In a surprising discovery, Princeton physicists observed an unexpected quantum behavior in insulators made of a material known as tungsten diethyluride. This phenomenon, known as quantum oscillation, is generally observed in metals rather than insulators, and the discovery offers new insights into our understanding of the quantum world. The discovery also indicates the existence of an entirely new type of quantum particle.
The discovery challenges the long-standing distinction between metals and insulators because, in the established quantum material theory, insulators were not thought to be able to experience quantum oscillations.
“If our interpretation is correct, we can see a fundamentally new form of quantum matter,”; said Sanfeng Wu, assistant professor of physics at the University of California. Princeton University And senior author of a recent article in nature This new discovery details “We are now imagining a whole new quantum world hidden in insulators. It is possible that we have missed out on identifying over the past several decades. ”
The observation of quantum oscillations has long been a hallmark of the difference between metals and insulators. In metals, electrons are highly mobile and resistance – resistance to conductivity – soft. Nearly a century ago, researchers observed that magnetic fields, coupled with extremely low temperatures, can cause electrons to go from “classical” to “classical” states. Quantum induces oscillations in the metal’s resistance. In an insulator, on the contrary, electrons are immobile and the material has a very high resistance, so this type of quantum oscillation is not expected to occur regardless of the strength of the magnetic field.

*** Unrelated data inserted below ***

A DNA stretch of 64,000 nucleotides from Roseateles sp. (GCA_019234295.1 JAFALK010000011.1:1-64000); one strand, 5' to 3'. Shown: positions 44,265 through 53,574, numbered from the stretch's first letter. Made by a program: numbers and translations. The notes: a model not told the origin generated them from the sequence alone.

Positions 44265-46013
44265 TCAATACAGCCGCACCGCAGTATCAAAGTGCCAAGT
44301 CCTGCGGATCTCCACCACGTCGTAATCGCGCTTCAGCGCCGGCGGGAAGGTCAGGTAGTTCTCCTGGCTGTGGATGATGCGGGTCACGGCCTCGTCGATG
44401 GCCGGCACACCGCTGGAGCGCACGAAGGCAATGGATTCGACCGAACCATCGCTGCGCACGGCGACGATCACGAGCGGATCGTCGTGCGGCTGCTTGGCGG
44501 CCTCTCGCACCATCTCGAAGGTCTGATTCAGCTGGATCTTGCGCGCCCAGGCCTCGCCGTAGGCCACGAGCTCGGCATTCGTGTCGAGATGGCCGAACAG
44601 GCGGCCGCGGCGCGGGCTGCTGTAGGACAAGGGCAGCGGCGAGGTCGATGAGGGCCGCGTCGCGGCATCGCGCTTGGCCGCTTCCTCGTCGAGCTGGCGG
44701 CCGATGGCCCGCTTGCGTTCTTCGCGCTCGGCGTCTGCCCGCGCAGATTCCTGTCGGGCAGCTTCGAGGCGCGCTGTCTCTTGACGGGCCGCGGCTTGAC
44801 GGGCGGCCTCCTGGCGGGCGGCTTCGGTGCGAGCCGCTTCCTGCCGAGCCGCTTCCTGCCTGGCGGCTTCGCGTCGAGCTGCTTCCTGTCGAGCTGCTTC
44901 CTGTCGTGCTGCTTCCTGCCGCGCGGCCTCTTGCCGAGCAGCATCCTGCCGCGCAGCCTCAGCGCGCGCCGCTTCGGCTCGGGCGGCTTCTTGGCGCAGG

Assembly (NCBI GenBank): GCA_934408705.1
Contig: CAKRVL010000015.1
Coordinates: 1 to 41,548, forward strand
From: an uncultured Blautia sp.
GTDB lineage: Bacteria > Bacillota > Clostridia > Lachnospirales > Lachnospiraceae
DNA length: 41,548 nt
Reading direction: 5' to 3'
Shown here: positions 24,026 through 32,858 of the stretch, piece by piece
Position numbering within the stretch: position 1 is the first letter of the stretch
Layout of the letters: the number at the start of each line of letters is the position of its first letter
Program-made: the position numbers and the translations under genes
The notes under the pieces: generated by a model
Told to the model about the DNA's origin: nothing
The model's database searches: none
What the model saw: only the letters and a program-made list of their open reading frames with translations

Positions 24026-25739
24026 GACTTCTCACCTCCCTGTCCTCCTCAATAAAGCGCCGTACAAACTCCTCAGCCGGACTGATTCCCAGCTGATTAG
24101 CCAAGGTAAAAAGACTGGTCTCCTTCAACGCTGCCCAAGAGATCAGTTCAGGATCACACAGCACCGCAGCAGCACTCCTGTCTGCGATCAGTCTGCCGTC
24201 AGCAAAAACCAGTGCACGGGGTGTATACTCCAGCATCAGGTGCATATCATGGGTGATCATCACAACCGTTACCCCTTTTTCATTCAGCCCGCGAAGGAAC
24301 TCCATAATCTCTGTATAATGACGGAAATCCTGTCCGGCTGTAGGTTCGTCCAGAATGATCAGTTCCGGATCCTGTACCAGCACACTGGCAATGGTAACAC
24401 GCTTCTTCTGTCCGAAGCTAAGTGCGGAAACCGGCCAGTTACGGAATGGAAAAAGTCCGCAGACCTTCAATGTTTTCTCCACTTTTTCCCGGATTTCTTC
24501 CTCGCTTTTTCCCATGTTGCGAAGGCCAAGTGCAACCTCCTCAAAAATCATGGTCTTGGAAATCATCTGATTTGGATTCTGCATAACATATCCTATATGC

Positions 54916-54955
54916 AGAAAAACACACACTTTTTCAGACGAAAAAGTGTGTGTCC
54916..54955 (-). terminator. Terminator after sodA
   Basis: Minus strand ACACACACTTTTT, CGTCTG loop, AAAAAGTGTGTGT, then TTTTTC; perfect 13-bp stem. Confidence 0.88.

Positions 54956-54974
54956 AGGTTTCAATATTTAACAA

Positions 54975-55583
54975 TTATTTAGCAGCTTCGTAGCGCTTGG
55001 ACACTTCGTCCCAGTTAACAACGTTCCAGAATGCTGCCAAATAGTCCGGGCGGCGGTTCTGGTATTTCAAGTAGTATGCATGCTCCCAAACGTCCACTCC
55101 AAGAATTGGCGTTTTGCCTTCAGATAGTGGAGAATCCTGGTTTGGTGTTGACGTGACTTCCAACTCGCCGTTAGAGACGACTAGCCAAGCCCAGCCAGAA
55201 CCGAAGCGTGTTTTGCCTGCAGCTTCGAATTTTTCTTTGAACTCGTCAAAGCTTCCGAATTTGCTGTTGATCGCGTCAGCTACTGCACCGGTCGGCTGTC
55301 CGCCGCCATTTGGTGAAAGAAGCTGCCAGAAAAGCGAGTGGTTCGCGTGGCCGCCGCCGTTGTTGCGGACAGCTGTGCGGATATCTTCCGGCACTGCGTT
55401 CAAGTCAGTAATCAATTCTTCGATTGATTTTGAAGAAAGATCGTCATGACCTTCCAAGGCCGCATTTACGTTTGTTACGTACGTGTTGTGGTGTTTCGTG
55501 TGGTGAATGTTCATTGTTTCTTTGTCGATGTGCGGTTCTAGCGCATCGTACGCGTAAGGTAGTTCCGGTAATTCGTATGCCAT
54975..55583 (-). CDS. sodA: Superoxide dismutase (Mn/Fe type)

The breakthrough came when researchers were studying a material called tungsten diethyluride, which makes it a two-dimensional material. They prepare the material using a standard scotch tape to scrub more or “shave” down to a layer called a monolayer – a single disc. atom– Thick tungsten diethyluride layer acts like metal. But when converted to monolayer, it becomes a very strong insulator.
“This material has a lot of special quantum properties,” said Wu.
The researchers then set out to measure the resistance of a single tungsten diethyluride under a magnetic field. To my surprise, the insulation resistance, although quite large. But it starts to vibrate as the magnetic field increases, indicating a transition to a quantum state. In fact, this very strong insulator material is exhibiting some of the most amazing quantum properties of metals.
“This is a huge surprise,” said Wu. ‘What happened here?’ We don’t fully understand.
Wu noted that there is no current theory to explain this phenomenon.
However, Wu and his colleagues made a provocative hypothesis, a form of neutral-charged quantum matter. “Due to their very strong interactions, electrons organize themselves to form quantum matter. This new kind, ”Wu said.
But in the end, it was no longer the electrons that were vibrating, Wu said. But the researchers believe the new particles, which they dubbed The “neutral fermion” is formed by these strongly interacting electrons and is responsible for producing remarkable quantum effects.